One of the issues addressed during the Joint Parliamentary Assembly between the ACP countries and the EU, held in Spain from 29 March – 1 April 2010, was the impact of climate change on the ACP countries. The EU Commissioner for Development, Andris Piebalgs, proposed two areas for cooperation on climate change in the ACP-EU framework. The first is to increase cooperation through increasing the number of countries which benefit from the financial support given under the Global Climate Change Alliance in 2010. The financial support will be aimed at capacity building and investment in clean energy sources and water-efficient farming methods. The second is for increased policy dialogues among countries to understand each others’ needs and expectations regarding climate change policy through regional talks in Africa, the Pacific and the Caribbean. The Resolution on the financial and economic impact of climate change in ACP countries was also adopted by the ACP-EU Joint Parliamentary Assembly on 1 April.

The International Monetary Fund (IMF)

On 25 March the IMF released a note regarding a possible scheme for financing the response to climate change. The Green Fund identifies various ways in which funds can be mobilised to assist vulnerable economies to adapt and mitigate the effects of climate change. The idea is for developed countries to make an initial capital injection into the fund. The fund will then obtain resources from private and official investors through bonds. The funds received will then be given to developing and least developed countries as grants or cheap loans to address climate change.

South Africa

On 5 February South Africa and Australia signed a letter of intent for continued cooperation in responding to the issues related to climate change. They have agreed on identifying, developing and implementing further joint activities focussing on economic instruments to address climate change, the impacts and adaptation in agriculture, biodiversity and the reporting and monitoring of greenhouse gas emissions.

The Minister of Water and Environmental Affairs, Ms BP Sonjica, took part in the State of the Nation address Debate on 15 February 2010. The Minister identified climate change as the biggest challenge in the 21st century; a challenge which can undermine the achievement of the millennium development goals. The extent to which South Africa and other developing countries can implement their national emission targets depend on the provision of financial resources, the transfer of technology and capacity building by developed countries. This requires the finalisation of an effective and binding multilateral agreement under the UNFCCC during December in Mexico.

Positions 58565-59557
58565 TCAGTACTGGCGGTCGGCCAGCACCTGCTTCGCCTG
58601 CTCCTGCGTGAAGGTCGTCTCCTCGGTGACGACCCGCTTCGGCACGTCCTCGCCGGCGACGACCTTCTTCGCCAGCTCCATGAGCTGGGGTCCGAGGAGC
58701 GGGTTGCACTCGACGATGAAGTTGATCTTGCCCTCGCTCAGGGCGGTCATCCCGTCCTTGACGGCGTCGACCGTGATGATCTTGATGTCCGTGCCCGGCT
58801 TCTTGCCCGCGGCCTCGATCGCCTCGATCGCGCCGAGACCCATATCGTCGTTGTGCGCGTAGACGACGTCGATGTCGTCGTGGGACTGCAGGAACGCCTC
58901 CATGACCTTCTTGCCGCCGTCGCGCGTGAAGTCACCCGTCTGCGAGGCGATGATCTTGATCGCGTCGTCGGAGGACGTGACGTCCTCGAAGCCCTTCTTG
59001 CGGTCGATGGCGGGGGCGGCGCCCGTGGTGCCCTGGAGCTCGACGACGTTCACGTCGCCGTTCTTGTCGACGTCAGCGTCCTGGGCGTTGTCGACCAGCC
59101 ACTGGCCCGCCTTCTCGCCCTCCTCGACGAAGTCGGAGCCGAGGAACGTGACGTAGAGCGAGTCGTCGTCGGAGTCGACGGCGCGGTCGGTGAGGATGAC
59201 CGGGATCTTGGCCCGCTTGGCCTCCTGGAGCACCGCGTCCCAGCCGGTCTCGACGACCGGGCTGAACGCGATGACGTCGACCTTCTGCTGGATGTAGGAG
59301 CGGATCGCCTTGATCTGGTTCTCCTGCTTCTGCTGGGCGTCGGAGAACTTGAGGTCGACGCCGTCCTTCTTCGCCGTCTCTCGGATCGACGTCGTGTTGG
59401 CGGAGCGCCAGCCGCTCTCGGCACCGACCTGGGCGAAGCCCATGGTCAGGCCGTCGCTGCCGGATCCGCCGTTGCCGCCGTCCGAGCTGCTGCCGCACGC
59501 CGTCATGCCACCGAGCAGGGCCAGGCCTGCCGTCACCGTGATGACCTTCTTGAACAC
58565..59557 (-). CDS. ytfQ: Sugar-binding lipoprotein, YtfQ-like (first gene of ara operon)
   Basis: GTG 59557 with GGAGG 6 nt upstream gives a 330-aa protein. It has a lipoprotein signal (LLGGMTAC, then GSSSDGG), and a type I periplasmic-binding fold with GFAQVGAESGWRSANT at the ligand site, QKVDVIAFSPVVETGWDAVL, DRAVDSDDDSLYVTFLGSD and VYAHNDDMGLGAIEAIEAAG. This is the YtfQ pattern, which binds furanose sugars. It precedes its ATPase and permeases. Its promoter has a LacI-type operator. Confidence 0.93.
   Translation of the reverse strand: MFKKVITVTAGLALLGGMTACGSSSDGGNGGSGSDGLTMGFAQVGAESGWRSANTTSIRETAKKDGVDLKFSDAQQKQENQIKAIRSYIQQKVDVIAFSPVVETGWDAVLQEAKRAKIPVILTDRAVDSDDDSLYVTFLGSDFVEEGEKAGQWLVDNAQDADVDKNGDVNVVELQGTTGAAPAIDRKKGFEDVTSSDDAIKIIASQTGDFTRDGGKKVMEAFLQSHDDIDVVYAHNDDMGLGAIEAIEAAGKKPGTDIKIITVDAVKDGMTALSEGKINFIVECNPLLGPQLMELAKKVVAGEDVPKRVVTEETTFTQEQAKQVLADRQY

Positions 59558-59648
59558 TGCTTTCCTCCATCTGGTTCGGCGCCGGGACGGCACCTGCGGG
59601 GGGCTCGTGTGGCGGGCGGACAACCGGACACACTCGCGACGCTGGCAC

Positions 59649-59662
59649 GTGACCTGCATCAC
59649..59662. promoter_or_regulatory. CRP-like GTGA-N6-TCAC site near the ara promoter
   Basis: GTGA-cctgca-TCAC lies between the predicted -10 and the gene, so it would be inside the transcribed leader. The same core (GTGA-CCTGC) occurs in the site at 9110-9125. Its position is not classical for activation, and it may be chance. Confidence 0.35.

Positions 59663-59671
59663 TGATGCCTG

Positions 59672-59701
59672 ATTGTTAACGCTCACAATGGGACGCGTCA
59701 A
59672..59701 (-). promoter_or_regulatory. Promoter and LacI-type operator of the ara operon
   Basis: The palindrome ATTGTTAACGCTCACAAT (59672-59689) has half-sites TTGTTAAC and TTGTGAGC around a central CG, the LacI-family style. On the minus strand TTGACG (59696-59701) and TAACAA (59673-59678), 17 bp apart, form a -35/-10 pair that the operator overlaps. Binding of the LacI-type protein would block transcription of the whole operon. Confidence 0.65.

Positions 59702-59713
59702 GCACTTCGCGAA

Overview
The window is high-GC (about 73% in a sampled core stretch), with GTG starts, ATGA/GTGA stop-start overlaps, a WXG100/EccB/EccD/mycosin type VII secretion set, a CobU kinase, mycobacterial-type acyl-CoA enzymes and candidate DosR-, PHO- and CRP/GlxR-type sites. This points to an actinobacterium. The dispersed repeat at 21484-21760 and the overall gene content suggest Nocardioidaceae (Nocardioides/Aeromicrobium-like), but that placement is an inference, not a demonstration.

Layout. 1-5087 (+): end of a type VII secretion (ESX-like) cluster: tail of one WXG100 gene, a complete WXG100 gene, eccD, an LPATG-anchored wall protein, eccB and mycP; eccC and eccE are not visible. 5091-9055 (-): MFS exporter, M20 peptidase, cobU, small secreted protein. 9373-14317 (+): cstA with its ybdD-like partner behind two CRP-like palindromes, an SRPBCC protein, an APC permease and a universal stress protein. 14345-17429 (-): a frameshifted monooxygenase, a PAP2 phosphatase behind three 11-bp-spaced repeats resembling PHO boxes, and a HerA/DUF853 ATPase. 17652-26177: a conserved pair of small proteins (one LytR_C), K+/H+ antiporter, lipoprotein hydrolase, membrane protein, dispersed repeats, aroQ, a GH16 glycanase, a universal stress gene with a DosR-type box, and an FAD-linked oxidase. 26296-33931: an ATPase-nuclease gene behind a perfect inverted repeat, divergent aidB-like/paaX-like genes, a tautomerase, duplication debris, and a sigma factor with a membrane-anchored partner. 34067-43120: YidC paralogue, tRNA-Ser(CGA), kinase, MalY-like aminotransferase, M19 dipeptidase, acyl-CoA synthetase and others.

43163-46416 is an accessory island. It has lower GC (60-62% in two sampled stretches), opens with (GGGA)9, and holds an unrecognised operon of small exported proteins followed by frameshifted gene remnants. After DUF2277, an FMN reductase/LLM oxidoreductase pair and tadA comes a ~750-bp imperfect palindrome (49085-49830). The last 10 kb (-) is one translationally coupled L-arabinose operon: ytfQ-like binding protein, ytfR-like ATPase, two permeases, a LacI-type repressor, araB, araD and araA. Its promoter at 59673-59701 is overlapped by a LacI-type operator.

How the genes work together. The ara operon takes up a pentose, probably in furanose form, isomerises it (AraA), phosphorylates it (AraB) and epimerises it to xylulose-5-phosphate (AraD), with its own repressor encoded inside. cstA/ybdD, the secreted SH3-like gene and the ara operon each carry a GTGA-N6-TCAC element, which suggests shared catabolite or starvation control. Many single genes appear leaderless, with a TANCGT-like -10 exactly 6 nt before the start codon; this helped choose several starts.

At the 15th CITES Conference in Qatar the Secretariat announced that South Africa published National CITES Regulations on 5 March 2010 that will come into effect on 1 May. These regulations designate management and scientific authorities, put a permit system in place to facilitate trade and provide for penalties in the case of non-compliance on a national level, instead of provincial regulations.

South Africa’s new National Air Quality Act came into effect on 1 April and the new list of activities requiring Atmospheric Emissions Licenses to operate was also promulgated on the same date. This act repeals the Atmospheric Pollution Prevention Act of 1965. The Government has also indicated that they are set to issue a green paper on climate change in May this year which will cover mitigation and adaptation policies. It is expected to indicate how South Africa will reach the carbon-cutting pledge made under the Copenhagen Accord to cut emissions by 34 percent from a business-as-usual scenario by 2020 and by 42 percent by 2025. It is also the aim of the Government to produce a white paper on climate change before the end of 2010.

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Sources:

UNFCCC;

South African Department of Environmental Affairs and Tourism;

IMF;

European Parliament;

Sustainability South Africa;

CITES.